It’s not the only control frustration. Navigating around the three dimensional levels isn’t as easy as it could be since a level’s depth isn’t always readable. The characters (particularly Bulder) lack prominent shadows and while this may improve the game’s appearance it means it is never completely obvious where the pair will land after a leap. Sometimes it feels like aesthetic design has taken priority over function, with Glo and Bulder often lost in the undergrowth because I couldn’t figure out what’s was a plant that could be stood on and what was simply decoration. If the goal was to create a beautiful game, at least the compromises in gameplay precision are understandable, even if they’re not forgivable.

‘Pode’ is a beautiful and charming, especially when the Switch is docked and the game is running on a larger screen. Considering its set in a drab mountain the caverns that make up the levels are vibrant varied and colourful. The combined abilities of the adventurers literally bring the world to life and it’s certainly an impressive spectacle to witness. Plants and flowers bloom from the shadows punctuated by glistening gems and majestic jewel towers.  

According to Sovig, the undeniably stunning look harks back to the short Norwegian romantic period. “Traditional rose painting is connected to this era and is very prominent in the visual style of ‘Pode’” she notes. “The swirling, colourful flora, as well as the hand painted textures are directly influenced by this.” It’s an aesthetic that’ll be fresh and new to many players and it’s wonderful that Henchman & Goon have made such effort to foreground their own heritage. “We’ve been very inspired by the detailing in the Norwegian national dress, the Bunad, which has very elaborate embroideries based on Norwegian nature and flowers” adds Sovig. Some may draw parallels with films like ‘Frozen’ which too have been coloured by similar influences. However, in ‘Pode’ every facet seems to have been sculpted by Norwegian pride and that certainly includes the main characters Bulder and Glo. From the start Yngvill Hopen, knew she wanted a game that focussed on a light character and a dark character. “I think it just seemed natural to use what was closest to us, which is the Norwegian mountains” claims Linn Sovig. “Norwegian culture pretty much permeates the entire game, although in a very stylized and personalized manner” adds Hopen. “It’s definitely most evident in the visual design and music [with] the hardanger fiddle in the main theme”. The game has a haunting but never distracting score compose by Austin Wintory, best known for his work on ‘Journey’ and more recently in the three ‘Banner Saga’ games. “The art is absolutely stunning” says Wintory. “I love working with games that have a beautiful, universal story to tell. ‘Pode’ definitely aspires to that, with the sort of poetic language we’ve seen emerging in games more and more lately.”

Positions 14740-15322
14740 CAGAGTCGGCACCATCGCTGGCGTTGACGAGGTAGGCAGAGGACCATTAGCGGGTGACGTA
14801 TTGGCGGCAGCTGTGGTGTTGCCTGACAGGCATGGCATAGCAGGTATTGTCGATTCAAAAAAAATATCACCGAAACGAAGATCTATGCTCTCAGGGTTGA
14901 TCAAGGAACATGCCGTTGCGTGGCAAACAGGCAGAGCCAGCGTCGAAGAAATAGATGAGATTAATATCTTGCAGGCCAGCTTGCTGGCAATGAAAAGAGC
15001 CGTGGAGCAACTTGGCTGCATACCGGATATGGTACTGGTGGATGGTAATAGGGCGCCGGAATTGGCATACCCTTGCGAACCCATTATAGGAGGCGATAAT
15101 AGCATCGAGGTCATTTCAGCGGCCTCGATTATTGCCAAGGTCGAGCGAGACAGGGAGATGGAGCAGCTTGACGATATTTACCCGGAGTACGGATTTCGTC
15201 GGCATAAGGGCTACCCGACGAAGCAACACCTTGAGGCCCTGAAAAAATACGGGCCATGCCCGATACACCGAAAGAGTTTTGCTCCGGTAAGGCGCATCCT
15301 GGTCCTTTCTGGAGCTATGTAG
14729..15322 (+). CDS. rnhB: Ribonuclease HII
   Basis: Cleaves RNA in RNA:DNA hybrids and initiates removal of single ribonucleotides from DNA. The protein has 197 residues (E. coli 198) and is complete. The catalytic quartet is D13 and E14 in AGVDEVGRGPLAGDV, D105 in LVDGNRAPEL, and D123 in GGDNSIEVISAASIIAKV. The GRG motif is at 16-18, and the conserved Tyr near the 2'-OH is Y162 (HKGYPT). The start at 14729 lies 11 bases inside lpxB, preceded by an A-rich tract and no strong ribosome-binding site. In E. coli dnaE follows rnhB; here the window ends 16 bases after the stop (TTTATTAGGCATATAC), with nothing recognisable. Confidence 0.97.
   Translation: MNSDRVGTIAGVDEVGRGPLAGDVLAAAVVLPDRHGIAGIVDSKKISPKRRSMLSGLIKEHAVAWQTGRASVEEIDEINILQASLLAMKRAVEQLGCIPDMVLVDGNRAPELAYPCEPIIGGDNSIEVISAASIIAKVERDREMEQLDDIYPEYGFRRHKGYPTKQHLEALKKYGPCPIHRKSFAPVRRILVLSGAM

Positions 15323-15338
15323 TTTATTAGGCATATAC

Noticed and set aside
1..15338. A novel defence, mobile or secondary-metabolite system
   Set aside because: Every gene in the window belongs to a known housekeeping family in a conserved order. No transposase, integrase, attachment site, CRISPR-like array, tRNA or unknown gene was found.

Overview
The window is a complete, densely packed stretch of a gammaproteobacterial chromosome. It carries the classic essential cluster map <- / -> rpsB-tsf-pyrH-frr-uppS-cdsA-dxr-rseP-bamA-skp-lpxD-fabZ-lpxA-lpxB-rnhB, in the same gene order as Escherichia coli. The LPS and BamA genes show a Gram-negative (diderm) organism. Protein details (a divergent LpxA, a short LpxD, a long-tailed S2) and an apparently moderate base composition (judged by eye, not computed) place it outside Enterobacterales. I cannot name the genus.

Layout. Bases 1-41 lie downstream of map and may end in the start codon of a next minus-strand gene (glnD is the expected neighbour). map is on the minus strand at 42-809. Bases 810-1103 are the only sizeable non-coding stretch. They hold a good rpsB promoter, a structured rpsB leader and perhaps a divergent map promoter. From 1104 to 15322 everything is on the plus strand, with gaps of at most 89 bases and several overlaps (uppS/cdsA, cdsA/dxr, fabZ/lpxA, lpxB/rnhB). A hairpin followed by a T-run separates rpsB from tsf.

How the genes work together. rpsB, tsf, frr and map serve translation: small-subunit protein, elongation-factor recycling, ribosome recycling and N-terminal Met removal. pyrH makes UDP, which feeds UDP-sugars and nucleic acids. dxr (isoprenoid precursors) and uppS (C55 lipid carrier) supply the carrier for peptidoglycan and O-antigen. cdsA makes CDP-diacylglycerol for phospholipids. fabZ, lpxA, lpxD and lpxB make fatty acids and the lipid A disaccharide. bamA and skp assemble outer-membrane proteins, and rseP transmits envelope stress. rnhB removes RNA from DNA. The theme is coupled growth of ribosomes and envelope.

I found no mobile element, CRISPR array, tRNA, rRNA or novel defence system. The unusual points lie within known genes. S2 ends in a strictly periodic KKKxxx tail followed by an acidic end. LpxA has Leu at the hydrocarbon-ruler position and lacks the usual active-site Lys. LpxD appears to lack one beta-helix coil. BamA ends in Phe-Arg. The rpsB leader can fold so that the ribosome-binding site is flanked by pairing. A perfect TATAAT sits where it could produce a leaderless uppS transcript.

According to game director Hopen, ‘Pode’s narrative emerged whilst they were designing the mechanics of the game, so the story is told through gameplay. “We believe that the puzzles, mechanics and gameplay complement and help carry the story of Bulder and Glo and how their friendship evolves through the game.” It’s certainly subtle but by the games conclusion you’ll likely be very attached to the two main characters with their funny little noises and hand holding. It’s an emotional investment that makes the denouement all the more moving.